Photo by Leonardo Carrizo

Everything will be A-OK

“May I offer you an A-OK?” asked a petite lady in a bright red cape and floral leggings. “It’s something that you’ve given. And something that you’ve gotten.”

An older gentleman, playing chess on his tablet, looked  up quizzically at her from his table at the coffee shop.

“Do you want any money? I don’t have any money,” he said bluntly.

Susann Castore doesn’t want money. In fact, it’s that brisk, dismissive attitude toward strangers that she wants to help eliminate through The Kindness Project.

“I’m on a campaign to promote kindness, comfort and compassion in our state,” she explained. “And I need your help.”

She then hands out her smiley faces. “A smile to keep and one to give away. And when you do that, we are connecting.”

Castore, the unofficial Ambassador of Kindness for Ohio, said this idea began in 2000 but didn’t start it in Columbus until 2005. She is a licensed professional counselor who wanted to help people with their mental health by improving personal connections.

“We’re all downright human – and we all want to connect with each other – and sometimes we don’t because of what’s happened in our past,” explained Castore. “I feel like I reach more people on streets and in places than in an office bogged down with paper and just seeing people for a certain amount of sessions. There are people who need a lot more care than that.”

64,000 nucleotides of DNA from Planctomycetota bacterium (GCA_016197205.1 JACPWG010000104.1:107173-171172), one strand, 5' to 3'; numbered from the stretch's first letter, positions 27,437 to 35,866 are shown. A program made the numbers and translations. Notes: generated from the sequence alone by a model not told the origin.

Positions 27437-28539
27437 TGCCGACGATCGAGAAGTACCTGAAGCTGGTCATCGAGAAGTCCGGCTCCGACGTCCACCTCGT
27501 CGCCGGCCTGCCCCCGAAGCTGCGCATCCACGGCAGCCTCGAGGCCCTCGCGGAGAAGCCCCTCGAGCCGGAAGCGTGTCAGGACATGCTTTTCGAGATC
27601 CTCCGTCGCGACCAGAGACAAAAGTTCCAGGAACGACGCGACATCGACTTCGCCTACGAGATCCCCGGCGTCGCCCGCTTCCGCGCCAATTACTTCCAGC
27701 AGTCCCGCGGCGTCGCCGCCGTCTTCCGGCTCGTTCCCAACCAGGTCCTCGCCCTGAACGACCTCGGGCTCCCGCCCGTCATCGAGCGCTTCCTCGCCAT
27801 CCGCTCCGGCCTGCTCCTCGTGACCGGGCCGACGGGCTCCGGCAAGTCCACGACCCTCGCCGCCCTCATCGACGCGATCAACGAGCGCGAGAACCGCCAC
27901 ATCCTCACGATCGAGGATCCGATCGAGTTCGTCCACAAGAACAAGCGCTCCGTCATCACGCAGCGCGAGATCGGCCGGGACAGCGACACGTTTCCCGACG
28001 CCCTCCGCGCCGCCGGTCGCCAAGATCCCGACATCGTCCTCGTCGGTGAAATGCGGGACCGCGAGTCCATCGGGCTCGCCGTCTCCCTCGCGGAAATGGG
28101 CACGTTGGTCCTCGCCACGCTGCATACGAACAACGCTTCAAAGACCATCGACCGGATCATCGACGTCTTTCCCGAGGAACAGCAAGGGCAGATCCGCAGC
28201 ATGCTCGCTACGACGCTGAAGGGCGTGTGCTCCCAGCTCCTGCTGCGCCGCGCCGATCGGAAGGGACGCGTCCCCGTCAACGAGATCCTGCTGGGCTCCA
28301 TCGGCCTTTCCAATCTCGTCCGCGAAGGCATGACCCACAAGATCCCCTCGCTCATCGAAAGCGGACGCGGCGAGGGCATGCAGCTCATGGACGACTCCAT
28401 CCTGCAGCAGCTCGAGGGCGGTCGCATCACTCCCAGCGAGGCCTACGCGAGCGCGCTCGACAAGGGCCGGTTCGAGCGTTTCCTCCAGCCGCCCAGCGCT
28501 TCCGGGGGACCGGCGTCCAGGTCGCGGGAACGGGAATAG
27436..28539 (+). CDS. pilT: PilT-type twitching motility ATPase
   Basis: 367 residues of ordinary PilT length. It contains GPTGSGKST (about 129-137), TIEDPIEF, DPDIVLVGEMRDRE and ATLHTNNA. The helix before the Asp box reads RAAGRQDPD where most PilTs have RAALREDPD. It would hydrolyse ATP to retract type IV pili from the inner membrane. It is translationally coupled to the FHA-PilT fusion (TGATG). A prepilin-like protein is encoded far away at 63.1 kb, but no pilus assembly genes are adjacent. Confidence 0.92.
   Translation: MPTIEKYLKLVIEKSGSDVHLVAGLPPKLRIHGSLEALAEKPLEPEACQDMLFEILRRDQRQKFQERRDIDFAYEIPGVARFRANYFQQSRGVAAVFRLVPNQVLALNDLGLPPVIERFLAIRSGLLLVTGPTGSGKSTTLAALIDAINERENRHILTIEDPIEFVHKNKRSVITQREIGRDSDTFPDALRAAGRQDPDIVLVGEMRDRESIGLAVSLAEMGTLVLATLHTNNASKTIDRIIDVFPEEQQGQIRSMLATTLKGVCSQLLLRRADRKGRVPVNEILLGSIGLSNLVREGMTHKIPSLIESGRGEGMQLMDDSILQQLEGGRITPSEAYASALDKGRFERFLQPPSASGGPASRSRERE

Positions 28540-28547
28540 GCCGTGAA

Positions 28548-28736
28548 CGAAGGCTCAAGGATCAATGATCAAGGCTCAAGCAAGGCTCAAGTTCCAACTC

She knows this because she’s had trouble with mental illness for a long time.

“I am bipolar. It took 39 hospitalizations over almost a 16-year period [to get better],” she said. “I lost a 43-year marriage. I have two sons; one still has difficulty talking with me because of that. It was really rough.”

It was during this difficult time that other people’s acts of kindness made life a bit easier for her.

“All those years people reached out to me in kindness and gave me hope – that is why this all started,” Castore said. “If I can just simply make a difference in the world – leave something. I’ve received so much, I’d like to leave something; for my children, for whoever I can reach, whoever I can touch.”

She’s travelled hundreds of miles around Ohio to advocate kindness so that people receive that same hope and inspiration that helped her get better.

“I may do a different presentation to someone that is homeless on the street or someone that’s a senior citizen in the nursing home, or a school, or a church or a vet,” she laughed. “Can’t get into the correctional centers. I don’t know why – they don’t like the color red?”

The most important thing is that she is sharing her story so others realize that they are not alone.

“I also like people to see me just as a human,” she said.

Castore runs this campaign and another nonprofit called HopeScapes, which offers an eight-step process that helps people identify, confront and overcome personal obstacles through creating art. Running two nonprofits isn’t easy, but someone has to spread the kind word.

“If I didn’t have a penny, I’d still do this,” Castore said.

And we’re all better for her doing so.